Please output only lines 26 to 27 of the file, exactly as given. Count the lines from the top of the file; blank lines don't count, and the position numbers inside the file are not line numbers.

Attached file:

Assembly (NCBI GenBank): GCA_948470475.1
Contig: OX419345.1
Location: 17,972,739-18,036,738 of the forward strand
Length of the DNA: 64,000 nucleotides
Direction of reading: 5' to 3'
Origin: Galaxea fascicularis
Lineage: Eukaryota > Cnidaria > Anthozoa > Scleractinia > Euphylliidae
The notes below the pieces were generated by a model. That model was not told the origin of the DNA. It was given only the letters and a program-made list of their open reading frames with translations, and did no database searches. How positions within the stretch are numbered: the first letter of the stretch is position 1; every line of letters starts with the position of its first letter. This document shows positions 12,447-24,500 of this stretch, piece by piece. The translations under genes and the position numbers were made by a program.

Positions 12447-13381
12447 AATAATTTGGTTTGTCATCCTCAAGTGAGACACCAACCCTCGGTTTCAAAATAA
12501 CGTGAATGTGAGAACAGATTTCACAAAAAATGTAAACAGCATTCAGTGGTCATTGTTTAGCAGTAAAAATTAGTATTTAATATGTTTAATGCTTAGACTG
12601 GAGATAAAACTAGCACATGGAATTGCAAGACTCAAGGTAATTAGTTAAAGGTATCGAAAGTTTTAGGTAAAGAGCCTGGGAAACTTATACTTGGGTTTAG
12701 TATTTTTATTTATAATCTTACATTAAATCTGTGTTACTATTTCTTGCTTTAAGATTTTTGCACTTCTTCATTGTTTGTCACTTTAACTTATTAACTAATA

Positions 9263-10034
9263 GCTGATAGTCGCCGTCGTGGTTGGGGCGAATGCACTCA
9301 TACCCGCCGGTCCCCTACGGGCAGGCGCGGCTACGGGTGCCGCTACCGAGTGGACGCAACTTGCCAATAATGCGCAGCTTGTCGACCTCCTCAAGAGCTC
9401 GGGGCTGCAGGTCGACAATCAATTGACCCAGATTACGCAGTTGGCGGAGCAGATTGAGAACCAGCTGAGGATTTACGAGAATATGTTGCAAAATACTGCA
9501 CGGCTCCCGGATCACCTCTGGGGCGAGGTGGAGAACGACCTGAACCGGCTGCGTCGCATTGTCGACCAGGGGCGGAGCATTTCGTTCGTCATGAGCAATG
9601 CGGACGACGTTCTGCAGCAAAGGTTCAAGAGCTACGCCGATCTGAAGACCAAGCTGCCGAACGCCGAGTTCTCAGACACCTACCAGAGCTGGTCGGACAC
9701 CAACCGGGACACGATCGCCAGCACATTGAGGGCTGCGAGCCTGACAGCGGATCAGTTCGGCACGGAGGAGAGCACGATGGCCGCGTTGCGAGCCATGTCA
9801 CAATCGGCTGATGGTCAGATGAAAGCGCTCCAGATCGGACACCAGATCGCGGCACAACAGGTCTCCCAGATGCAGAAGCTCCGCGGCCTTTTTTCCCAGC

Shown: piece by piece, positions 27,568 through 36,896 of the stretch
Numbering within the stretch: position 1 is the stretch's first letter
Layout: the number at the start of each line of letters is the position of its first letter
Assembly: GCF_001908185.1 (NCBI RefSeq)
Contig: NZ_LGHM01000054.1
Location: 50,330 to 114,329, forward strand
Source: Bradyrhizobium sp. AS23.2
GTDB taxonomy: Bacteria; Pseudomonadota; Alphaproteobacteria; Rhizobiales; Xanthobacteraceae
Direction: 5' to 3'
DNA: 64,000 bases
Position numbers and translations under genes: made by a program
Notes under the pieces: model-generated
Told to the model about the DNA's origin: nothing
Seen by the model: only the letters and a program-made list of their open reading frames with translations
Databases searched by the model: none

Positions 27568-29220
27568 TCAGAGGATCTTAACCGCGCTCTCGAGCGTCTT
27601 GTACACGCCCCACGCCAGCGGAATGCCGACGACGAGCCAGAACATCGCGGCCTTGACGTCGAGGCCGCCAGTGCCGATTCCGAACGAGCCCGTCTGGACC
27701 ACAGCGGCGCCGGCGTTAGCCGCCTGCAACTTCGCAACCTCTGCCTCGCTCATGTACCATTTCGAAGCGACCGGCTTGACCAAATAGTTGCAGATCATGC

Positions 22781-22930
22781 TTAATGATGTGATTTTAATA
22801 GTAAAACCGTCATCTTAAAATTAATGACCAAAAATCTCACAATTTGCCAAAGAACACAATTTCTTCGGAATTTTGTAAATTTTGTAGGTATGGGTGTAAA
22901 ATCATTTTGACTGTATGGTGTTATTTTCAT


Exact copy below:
Contig: NZ_LGHM01000054.1
Location: 50,330 to 114,329, forward strand